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30 March 2021MedtechMuireann Bolger

Arthrex prevails in patent dispute over wrist fracture device

In a win for medical device maker  Arthrex, a federal judge in Delaware has ruled that its wrist-plating system does not infringe a patent owned by competitor  TriMed Technologies.

The  decision was handed down on Monday, March 22, at the  US District Court for the District for Delaware. The dispute between the two companies arose when TriMed sued Arthrex in May 2018, alleging that its new system, the “volar hook plate” infringed US patent number 8,177,822.

The disputed ‘822 patent covers technology used to fix fractures of bones near the base of the hand. According to the  complaint, TriMed owns a number of patents directed to bone fixation technology and markets various plates designed for fixing fractures of different bones.

Issuance of claim construction order

In August 2018, Arthrex answered and filed declaratory judgment counterclaims for non-infringement and invalidity of the ’822 patent. After a briefing and hearing argument held on July 31, 2019, the court issued a claim construction order, which construed “wrap around a terminal endpoint of the bone” to mean “curving or extending onto the end surface of the bone”.

In April 2020, Arthrex filed a motion for summary judgment of non-infringement of the asserted claims of the ’822 patent, arguing that its accused volar hook plate does not “wrap around a terminal endpoint of the bone” because the “plate’s tines enter a surface that stops short of the distal radius’ end surface”.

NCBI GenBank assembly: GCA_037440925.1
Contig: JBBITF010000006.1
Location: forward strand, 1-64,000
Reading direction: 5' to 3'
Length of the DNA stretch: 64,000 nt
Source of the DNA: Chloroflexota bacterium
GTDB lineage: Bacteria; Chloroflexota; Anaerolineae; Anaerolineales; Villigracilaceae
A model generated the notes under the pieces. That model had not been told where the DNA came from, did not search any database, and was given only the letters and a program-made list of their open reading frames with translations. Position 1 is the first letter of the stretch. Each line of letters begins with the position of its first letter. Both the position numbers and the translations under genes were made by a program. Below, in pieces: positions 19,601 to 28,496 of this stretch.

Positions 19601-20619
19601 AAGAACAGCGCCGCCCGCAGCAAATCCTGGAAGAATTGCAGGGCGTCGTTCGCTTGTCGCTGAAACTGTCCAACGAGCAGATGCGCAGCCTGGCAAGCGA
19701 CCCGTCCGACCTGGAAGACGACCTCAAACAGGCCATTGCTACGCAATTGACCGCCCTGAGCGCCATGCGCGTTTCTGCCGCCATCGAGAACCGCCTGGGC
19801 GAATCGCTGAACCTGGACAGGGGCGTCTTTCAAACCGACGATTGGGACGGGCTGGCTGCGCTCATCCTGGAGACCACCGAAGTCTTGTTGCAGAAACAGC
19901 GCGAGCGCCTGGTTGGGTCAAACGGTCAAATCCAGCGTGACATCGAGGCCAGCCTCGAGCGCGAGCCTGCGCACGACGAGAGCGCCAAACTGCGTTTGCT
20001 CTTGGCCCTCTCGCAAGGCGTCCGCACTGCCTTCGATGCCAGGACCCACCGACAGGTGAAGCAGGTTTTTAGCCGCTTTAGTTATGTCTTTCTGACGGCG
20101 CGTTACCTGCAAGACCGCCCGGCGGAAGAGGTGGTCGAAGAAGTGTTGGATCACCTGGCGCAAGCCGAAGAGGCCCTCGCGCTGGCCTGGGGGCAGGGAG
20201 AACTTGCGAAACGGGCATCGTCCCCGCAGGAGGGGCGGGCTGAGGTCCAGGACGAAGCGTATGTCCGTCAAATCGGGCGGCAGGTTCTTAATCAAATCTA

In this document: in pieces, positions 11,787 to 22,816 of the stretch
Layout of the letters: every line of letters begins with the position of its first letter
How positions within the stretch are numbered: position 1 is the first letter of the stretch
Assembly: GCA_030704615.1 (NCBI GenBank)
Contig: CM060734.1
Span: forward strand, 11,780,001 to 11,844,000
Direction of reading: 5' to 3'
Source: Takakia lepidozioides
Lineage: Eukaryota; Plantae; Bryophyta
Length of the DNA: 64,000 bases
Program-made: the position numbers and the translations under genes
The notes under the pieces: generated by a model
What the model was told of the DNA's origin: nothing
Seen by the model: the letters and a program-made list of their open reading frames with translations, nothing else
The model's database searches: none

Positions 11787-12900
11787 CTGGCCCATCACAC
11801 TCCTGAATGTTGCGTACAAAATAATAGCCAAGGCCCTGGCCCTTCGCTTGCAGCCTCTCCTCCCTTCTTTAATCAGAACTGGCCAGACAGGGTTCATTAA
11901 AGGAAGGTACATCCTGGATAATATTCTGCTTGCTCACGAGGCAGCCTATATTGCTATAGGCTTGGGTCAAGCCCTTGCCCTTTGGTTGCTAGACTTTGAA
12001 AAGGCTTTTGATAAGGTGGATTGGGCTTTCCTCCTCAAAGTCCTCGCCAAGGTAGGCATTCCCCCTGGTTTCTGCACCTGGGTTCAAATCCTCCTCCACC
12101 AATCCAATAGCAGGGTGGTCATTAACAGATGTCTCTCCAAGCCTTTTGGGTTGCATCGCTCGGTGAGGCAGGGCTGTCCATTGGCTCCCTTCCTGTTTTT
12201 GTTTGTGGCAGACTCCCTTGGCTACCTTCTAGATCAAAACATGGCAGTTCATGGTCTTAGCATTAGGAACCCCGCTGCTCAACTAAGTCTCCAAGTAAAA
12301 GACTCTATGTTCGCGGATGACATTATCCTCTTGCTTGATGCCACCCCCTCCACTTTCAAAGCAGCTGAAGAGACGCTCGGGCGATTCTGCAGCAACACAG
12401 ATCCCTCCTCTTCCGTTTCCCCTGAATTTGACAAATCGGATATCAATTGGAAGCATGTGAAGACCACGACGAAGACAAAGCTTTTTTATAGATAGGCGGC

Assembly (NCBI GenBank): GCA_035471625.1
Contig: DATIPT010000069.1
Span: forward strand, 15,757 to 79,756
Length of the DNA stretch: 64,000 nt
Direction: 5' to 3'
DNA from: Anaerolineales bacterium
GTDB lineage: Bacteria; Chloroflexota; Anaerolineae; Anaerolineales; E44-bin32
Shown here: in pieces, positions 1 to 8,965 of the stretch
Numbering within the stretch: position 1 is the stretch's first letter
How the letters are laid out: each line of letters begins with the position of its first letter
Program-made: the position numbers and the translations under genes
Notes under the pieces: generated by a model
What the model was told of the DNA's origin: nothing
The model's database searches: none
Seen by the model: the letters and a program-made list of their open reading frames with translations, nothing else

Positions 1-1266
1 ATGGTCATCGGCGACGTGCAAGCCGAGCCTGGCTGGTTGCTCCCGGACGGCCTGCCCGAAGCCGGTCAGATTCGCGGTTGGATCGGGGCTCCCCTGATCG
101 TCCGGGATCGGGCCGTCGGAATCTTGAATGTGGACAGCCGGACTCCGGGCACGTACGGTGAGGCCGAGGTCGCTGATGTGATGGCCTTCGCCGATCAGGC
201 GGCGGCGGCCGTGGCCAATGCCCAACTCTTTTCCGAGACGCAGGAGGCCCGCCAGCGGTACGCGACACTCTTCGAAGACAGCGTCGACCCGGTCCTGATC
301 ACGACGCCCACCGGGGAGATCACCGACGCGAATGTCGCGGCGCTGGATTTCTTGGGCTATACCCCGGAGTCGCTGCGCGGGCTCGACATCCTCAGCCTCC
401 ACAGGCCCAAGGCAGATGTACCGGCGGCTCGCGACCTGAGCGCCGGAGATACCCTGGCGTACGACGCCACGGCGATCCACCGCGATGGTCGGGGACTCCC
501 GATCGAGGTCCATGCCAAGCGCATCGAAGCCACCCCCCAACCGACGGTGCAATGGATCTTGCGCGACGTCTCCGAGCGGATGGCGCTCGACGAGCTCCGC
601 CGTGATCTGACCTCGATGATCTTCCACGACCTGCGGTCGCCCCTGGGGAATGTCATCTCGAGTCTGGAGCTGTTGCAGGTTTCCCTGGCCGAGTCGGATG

According to Arthrex, under the court’s construction of the “wrap around” term, the “end surface of the bone” for the distal radius is the articular surface (which contains cartilage and forms the wrist joint).

In response, TriMed argued that Arthrex’s volar hook plate satisfies the “wrap around” term according to the court’s term construction “because the hook plate is designed to wrap around or extend to the end surface of the radius as defined by where the bone changes curvature from upward to downward”.

During an oral argument held in August, the court struggled to understand the parties’ interpretations of its construction and its application to the issue of infringement.

Invalidity counterclaim dismissed

Unable to determine whether there was an underlying dispute as to the meaning of the “wrap around” term or a factual dispute as to whether Arthrex’s volar hook plate met that limitation, District Judge Maryellen Noreika denied the motion for summary judgment in an oral ruling.

In denying Arthrex’s motion, the court emphasised its concern that a claim construction dispute still remained over the “wrap around” term in the ’822 patent:

In September, the court held a three-bench trial, after which the parties submitted proposed findings of fact and post-trial briefs.

After re-examining this evidence, the court reversed its previous construction of a disputed claim term in the ’822 patent to “require that the second region is configured to curve onto a terminal endpoint and back around such that the hook shaped projections are substantially parallel to the longitudinal axis of the bone at the terminal end”.

Judge Noreika concluded: “The parties having agreed that this requires a finding of non-infringement and that Arthrex’s invalidity counterclaim may be dismissed as moot, there are no further issues that require the court’s resolution.”

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